Paper does matter for color graphics. Images we printed look dull on mid-quality stock (such as the recycled-content paper we use in our office copier). They improved on the Hammermill LaserPrint that we use for testing, and HP’s own photo paper produced vivid results. Grayscale graphics have a lightly greenish cast, and human faces on both plain and glossy paper look somewhat jaundiced. Scan quality is impressively detailed—better than we’ve seen in a while from any kind of multifunction printer.
Just one feature short of office-perfect
The Officejet Pro X576dw matches its color laser competition very closely in features. There’s Ethernet, Wi-Fi, and USB onboard, for versatile connectivity. There’s also a 4.3-inch touchscreen control panel with contextually-lit buttons. The capable HP software suite includes scanning to network folders, and remote and e-mail printing. The one corporate feature it lacks, to our surprise, is secure printing. The best you can do is plug a key drive into the front USB port and print live.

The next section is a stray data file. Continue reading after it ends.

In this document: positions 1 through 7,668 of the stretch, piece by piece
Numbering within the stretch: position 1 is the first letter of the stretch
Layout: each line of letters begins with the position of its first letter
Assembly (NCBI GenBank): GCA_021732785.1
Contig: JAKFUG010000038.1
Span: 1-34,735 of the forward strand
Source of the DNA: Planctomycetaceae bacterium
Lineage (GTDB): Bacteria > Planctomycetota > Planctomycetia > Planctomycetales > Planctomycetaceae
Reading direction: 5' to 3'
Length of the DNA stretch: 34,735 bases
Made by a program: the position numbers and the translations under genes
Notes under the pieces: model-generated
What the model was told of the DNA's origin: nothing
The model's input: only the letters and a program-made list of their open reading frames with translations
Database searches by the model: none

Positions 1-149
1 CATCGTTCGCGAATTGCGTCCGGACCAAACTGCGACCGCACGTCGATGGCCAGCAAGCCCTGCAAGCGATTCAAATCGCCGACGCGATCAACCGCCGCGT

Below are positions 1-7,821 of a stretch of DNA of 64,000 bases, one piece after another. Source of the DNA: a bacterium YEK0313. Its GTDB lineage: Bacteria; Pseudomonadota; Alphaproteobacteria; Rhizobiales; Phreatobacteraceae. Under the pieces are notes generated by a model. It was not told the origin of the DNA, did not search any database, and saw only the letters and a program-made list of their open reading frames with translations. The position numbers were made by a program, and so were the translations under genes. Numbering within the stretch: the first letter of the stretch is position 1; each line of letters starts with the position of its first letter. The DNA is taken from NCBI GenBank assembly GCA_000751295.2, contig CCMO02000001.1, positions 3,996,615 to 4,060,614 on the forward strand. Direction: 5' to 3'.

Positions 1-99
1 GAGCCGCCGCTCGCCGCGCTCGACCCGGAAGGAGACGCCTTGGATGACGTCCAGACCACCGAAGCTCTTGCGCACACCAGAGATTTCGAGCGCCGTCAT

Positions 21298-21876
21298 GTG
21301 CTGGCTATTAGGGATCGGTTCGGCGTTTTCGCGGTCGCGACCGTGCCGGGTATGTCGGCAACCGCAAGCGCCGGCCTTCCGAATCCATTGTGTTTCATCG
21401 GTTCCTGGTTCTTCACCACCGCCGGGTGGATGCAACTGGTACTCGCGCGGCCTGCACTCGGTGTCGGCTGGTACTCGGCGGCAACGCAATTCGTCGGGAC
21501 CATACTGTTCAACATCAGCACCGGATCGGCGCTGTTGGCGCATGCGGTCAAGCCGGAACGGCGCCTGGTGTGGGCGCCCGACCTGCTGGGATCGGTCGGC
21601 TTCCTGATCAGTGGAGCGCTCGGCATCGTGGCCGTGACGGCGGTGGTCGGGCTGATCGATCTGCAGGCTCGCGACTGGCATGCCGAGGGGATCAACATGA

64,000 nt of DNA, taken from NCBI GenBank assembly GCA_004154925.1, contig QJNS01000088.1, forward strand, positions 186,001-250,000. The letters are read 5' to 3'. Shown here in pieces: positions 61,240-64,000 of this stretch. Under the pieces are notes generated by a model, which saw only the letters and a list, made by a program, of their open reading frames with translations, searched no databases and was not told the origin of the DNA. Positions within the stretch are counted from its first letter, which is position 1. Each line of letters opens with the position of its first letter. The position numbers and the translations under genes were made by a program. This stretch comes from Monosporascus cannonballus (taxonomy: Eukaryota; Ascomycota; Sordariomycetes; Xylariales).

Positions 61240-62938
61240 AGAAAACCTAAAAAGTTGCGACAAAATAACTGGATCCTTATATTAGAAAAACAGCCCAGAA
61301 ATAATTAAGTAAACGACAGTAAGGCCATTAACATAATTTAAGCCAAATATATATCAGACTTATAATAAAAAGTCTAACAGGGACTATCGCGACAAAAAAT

Paper handling includes an integrated 500-sheet paper cassette and 50-page auxiliary tray. You can add a second 500-sheet tray for $199. Duplex printing is automatic, as is two-sided scanning with the 50-sheet automatic document feeder (ADF). The flatbed scanner on top of the unit is letter/A4-sized, and the lid telescopes over an inch to handle thicker materials.
The Officejet Pro X576dw is even fun to watch. The ink cartridges, accessible via a front panel, rise into view like a pop star from underneath a fogged-up concert stage. Spring-loaded, they bounce out with a quick push. Paper exits through a hatch that opens and closes automatically.
Cost of consumables is very, very low
While the speed of the Officejet Pro X576dw should turn the heads of corporate buyers, it’s the cheap high-capacity supplies that will make them smile. The 9200-page, 970XL high-capacity black cartridge costs $120, or a mere 1.3 cents per page. The 6600-page cyan, magenta, and yellow 971XL cartridges work out to a little over 1.8 cents per page, per color. Add that together and you have a four-color page for just under 6.8 cents–an open invitation to spice up more of your documents with color. The standard capacity 970 and 971 cartridges work out to about twice the cost—which is still cheaper than average compared to color lasers.